Labour soul searching

An unusually frank and honest examination of Labour’s problems from Mike Smith at The Standard – Too many hedgehogs.

Some good comments as well.

Labour and Cunliffe are obviously not getting things right. “Wait until after the voters have had their say” and vague and changing policy positions are the opposite of what Cunliffe should be doing.

Some things are partly outside Labour’s control – Greens, NZ First and possible Internet-MANA look like a very risky combination for government.

Labour have got themselves into a position where they are not seen as a dominant party and are nowhere near competing one on one with National but that seems to be the strategy they are currently running.

Cunliffe somehow has to appear as if he can lead a coalition, one that that would look like a significant shift left.

He can’t even convince he can lead his own caucus let alone a smorgasbord of socialists.

If Cunliffe doesn’t demonstrate some sense and some soul then Labour may end up searching for where to bury the body after the election.

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  1. Goldie

     /  9th June 2014

    Reading your blog, Pete, I suspect you are into the tactics of politics – coalition manoeuvring, personalities, faction fighting, etc. But what really matters (or at least what should matter) is policy. And I am bloody worried because after six years in opposition, Labour have yet to put up credible policies. In the past week we have had the immigration policy (when Labour didn’t understand even basic facts about the current system), the ACE policy, and now the Christchurch “we’ll pay all your legal fees” policy… In fact the only Labour policy with any detail to it, the electricity power policy, was a year ago and wasn’t actually a Labour policy but borrowed from the Greens!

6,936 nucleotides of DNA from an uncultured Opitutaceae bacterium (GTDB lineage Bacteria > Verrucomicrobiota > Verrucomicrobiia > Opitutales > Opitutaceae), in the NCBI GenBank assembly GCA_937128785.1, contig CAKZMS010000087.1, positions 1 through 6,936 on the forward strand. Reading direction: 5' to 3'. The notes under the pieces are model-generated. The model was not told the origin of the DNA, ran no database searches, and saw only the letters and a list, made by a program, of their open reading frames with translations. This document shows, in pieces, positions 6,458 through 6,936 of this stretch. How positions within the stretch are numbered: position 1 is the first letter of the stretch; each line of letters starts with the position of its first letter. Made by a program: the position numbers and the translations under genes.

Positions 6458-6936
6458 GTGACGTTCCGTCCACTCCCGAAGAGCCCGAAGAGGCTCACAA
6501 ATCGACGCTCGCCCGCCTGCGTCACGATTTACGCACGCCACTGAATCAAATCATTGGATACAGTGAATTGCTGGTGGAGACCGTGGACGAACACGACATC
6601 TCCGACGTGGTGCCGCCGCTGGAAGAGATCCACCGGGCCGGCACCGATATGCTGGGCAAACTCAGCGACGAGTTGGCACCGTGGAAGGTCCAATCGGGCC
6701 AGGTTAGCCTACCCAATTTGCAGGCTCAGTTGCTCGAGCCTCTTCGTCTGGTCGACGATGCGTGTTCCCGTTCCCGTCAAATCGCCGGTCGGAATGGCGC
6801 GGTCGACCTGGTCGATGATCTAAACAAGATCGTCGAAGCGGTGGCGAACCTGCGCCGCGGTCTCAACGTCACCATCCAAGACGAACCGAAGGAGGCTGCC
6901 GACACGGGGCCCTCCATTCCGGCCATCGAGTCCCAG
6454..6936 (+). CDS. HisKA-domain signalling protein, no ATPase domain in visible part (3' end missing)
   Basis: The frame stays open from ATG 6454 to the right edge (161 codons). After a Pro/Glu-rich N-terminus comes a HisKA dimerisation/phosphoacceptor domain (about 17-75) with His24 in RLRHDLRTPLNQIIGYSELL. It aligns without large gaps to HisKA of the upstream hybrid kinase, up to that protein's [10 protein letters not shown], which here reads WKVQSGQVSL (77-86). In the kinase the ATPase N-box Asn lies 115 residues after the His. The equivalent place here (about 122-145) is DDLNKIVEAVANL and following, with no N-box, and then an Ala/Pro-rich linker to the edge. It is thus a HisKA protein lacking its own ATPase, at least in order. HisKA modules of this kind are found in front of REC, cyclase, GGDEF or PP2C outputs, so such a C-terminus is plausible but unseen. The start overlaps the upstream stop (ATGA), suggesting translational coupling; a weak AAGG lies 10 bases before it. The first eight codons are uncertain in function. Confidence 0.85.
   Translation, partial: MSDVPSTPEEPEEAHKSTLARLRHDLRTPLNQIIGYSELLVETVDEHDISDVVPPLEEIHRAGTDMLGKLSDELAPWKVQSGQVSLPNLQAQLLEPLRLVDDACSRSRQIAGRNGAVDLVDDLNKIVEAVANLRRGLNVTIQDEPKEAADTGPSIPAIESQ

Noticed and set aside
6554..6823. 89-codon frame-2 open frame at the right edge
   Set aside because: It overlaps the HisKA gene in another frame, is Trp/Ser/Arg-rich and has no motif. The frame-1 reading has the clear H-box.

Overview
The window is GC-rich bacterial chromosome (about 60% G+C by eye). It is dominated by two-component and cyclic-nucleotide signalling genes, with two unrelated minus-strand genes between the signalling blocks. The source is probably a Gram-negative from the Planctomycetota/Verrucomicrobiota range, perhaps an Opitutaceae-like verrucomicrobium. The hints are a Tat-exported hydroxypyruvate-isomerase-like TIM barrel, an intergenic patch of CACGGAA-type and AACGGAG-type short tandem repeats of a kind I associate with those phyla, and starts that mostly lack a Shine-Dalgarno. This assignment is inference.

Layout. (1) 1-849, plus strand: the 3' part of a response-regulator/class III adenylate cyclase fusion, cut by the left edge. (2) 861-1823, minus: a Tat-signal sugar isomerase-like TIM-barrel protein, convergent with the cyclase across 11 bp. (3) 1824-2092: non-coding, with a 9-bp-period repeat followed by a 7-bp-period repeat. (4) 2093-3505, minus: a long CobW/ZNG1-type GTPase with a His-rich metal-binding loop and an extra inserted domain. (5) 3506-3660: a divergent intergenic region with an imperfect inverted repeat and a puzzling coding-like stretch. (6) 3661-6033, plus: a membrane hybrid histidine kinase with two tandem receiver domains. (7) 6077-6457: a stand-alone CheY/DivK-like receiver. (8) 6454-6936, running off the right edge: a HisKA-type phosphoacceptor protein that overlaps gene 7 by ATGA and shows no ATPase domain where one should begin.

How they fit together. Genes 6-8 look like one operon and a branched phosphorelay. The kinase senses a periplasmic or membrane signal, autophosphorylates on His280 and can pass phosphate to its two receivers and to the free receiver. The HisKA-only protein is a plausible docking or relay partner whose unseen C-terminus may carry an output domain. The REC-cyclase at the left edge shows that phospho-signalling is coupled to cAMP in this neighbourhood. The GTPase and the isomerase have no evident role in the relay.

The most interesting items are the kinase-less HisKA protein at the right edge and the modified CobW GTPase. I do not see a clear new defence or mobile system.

When MPs are in opposition they are supposed to be researching and developing alternative policy. And an opposition also should have a party research unit dedicated to doing research – in the past party research unit positions were sought after by young Wellington policy wonks, as they gave good networks and experience. When Labour were in opposition up to 1999, it was basically non-stop dredging through official documents and research papers. And in addition to the hard work put in by MPs and the party research unit, there was also the parliamentary library. So there is no excuse for an opposition to release such laughably badly prepared policies.
    So for the current Labour Party to put out three policies over a week in which it is apparent that they have done no research at all on them is a disgrace.
    Can you imagine Helen Clark (or Heather Simpson) letting her MPs and party employees getting away with this lazy rubbish?
    It isn’t that Labour are unprepared to be government. It is that Labour are unprepared to be the opposition.

    • Labour’s incessant negativity is hurting their chances, but yes also the sloppy half cocked part policy releases that have been a feature of the Labour approach this year are also accumulating a perception of incompetence and unpreparedness.

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